It is no coincidence that Easter in our part of the world, and that in which Jesus lived, comes in spring. Also, that the Nativity is in the depths of winter near the shortest day. The nascent hope of Christmas is fulfilled in the renaissance of Easter. Our supernatural hope is mirrored in the natural world, as Shelly says, ‘If Winter comes can Spring be far behind?’
I have had a little rebirth myself lately, somewhat due to lockdown. I have been helped to rediscover poetry by Mary Murphy, sometimes attending but mostly watching her ‘Exploring Poetry’ from Saint Eugene’s Cathedral Hall, 11.00am each Friday. For an hour she will read (beautifully) and discuss and explain how she interprets and reacts to the poems, both intellectually and emotionally. As well as revisiting familiar poets, I have been introduced to names new to me, such as Mary Oliver, Jessica Powers and R. S. Thomas. Not all are to my taste or to my ear, but all are endowed with Mary’s wonderful enthusiasm.
My first introduction to poetry was as an 11-year-old by a formidable and brilliant teacher, Fr.V.L. Armishaw(RIP). To be exposed to Chaucer, Shakespeare, Donne, Tennyson and Chesterton at that age is a great education, even though one may not understand fully what they are saying. We were often told that he was ‘casting pearls before swine’ but some picked up the treasure laid in front of us. To have to read, learn and recite parts of The Canterbury Tales, Julius Caesar, No man is an Island, The Lady of Shallot, Lepanto, seemed a chore then but a happy legacy now.
One poet whom I rediscovered (although they never really leave if you have even a couple of lines or a phrase of theirs in your head) is Gerard Manley Hopkins(1844-1889). Originally an Anglican, under the influence of John Henry Newman, he converted to Catholicism and was subsequently ordained a Jesuit priest. His poem ‘Spring’ compares the burst of new growth of the season to the innocence of Eden before the fall. All this new life comes from God.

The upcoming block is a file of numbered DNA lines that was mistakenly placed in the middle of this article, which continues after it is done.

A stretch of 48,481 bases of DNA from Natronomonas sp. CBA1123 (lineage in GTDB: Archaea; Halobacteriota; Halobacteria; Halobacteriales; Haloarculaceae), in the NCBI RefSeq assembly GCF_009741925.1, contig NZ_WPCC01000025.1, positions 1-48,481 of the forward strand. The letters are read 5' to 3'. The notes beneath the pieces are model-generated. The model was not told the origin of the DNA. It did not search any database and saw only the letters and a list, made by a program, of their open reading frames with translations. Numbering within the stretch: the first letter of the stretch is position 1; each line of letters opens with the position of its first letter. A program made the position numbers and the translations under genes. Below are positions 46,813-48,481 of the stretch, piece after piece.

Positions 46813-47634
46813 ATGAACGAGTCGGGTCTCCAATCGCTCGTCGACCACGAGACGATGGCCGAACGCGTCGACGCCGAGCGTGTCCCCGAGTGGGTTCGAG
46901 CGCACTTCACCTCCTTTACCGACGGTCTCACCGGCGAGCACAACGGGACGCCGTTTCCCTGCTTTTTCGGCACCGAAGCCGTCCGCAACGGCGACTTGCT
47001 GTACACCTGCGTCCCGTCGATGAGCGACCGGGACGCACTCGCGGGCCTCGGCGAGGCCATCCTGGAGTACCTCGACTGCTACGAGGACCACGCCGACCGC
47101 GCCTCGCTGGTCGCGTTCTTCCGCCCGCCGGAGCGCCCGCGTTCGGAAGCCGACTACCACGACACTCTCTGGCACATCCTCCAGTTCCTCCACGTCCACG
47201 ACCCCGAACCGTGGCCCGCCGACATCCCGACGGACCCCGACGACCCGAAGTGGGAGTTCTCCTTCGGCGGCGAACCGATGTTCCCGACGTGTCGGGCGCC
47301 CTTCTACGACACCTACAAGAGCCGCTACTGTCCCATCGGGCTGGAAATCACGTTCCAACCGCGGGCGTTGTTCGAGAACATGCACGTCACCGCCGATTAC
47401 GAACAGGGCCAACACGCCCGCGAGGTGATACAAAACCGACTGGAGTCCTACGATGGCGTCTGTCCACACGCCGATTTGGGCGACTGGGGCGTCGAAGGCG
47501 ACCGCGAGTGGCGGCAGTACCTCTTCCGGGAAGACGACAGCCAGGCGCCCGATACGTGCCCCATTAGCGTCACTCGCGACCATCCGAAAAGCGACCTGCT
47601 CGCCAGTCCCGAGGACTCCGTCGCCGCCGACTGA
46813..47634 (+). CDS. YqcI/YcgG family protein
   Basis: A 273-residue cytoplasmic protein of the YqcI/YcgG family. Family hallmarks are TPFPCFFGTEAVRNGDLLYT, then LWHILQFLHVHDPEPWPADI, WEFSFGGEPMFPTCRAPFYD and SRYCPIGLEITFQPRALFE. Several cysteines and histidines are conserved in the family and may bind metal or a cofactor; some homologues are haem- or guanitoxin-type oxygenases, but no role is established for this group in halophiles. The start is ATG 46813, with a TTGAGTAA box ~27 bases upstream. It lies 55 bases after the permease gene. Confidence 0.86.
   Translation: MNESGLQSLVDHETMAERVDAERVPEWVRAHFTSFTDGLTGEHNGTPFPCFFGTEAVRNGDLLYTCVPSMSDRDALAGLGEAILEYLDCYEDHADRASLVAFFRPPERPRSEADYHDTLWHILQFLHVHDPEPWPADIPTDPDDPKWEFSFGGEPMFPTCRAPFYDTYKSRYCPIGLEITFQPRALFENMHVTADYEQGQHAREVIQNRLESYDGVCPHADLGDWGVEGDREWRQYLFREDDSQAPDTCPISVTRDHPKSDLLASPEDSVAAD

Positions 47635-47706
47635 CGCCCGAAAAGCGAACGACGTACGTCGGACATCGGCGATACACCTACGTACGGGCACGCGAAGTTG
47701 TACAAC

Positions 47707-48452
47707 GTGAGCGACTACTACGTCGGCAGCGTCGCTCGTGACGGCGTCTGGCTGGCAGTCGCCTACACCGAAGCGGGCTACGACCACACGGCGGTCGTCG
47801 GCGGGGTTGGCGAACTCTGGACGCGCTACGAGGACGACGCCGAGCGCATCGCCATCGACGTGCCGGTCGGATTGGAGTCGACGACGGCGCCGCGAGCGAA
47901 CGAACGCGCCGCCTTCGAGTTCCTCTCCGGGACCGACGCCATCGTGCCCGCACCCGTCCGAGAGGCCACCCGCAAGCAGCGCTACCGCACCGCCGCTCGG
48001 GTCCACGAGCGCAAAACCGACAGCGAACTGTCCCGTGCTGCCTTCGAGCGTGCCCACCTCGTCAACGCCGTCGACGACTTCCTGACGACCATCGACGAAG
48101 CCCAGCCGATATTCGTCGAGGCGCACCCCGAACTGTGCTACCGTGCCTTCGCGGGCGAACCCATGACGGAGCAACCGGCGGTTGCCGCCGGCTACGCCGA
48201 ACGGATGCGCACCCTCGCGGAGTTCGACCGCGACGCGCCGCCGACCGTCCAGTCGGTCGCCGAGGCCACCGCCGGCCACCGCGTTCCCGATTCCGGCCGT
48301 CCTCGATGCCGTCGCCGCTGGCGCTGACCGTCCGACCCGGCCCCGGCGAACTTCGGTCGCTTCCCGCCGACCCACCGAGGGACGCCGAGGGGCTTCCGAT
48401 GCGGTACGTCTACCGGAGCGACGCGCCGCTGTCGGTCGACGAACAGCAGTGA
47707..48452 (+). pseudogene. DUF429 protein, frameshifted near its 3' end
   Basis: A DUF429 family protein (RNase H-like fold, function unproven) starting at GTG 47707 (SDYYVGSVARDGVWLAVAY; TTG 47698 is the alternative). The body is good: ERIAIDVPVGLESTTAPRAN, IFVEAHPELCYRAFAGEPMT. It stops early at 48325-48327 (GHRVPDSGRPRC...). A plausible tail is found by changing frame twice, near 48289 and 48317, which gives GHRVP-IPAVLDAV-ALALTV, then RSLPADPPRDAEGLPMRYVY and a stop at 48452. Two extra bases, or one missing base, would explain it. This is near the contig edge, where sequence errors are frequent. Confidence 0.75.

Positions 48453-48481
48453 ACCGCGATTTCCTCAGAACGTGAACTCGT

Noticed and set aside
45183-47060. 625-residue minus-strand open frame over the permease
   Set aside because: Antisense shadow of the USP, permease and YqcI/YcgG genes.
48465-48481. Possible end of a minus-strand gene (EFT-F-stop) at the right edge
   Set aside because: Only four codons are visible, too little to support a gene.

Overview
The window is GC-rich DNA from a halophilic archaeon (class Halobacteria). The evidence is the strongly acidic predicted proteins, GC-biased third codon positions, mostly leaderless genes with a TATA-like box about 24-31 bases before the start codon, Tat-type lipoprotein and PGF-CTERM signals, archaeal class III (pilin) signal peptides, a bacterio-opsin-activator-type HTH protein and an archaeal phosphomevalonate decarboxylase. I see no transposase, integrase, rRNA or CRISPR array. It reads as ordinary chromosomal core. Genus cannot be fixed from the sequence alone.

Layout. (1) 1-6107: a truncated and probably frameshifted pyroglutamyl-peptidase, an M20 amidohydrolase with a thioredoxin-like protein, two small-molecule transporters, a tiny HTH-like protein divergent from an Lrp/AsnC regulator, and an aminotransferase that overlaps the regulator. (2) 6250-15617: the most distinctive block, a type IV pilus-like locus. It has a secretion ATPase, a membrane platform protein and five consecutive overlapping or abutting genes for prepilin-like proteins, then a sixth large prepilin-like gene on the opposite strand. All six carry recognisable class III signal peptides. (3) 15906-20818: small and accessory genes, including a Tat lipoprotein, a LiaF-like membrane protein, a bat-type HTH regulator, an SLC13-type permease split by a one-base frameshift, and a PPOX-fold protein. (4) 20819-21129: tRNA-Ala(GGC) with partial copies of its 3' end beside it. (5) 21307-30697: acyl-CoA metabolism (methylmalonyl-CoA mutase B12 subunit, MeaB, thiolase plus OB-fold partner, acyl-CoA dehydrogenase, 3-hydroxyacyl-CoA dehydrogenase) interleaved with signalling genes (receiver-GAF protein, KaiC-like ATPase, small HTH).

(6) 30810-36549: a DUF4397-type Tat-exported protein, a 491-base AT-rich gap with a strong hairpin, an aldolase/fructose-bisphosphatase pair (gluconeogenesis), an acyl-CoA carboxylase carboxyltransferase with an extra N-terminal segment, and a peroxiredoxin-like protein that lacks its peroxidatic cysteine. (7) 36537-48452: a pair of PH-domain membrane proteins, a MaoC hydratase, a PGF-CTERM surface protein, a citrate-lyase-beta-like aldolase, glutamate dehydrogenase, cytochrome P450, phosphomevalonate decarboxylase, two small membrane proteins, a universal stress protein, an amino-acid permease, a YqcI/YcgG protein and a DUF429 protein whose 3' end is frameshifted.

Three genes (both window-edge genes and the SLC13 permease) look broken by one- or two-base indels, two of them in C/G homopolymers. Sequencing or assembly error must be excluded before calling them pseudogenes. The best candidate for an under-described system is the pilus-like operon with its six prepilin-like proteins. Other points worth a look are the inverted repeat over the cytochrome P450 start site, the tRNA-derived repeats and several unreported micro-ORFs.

Nothing is so beautiful as spring-
When weeds, in wheels, shoot long and lovely and lush;
Thrush’s eggs look little low heavens, and thrush
Through the echoing timber does so rinse and wring
The ear, it strikes like lightnings to hear him sing;
The glassy pear tree leaves and blooms, they brush
The descending blue; that blue is all in a rush
With richness; the racing lambs too have their fling.
What is all this juice and all this joy?
A strain of the earth’s sweet being in the beginning
In Eden garden.-Have, get, before it cloy,
Before it cloud, Christ, lord, and sour with sinning,
Innocent mind and Mayday in girl and boy,
Most, O maid’s child, thy choice and worthy the winning.
(Gerard Manley Hopkins)
Because of Easter this new life is available to all if we choose not to ‘sour with sinning’, we can be reborn in Christ’s spring. Happy Easter.
Kevin, married to Rosemary, is a retired optician and a member of Saint Eugene’s Cathedral Choir, Derry.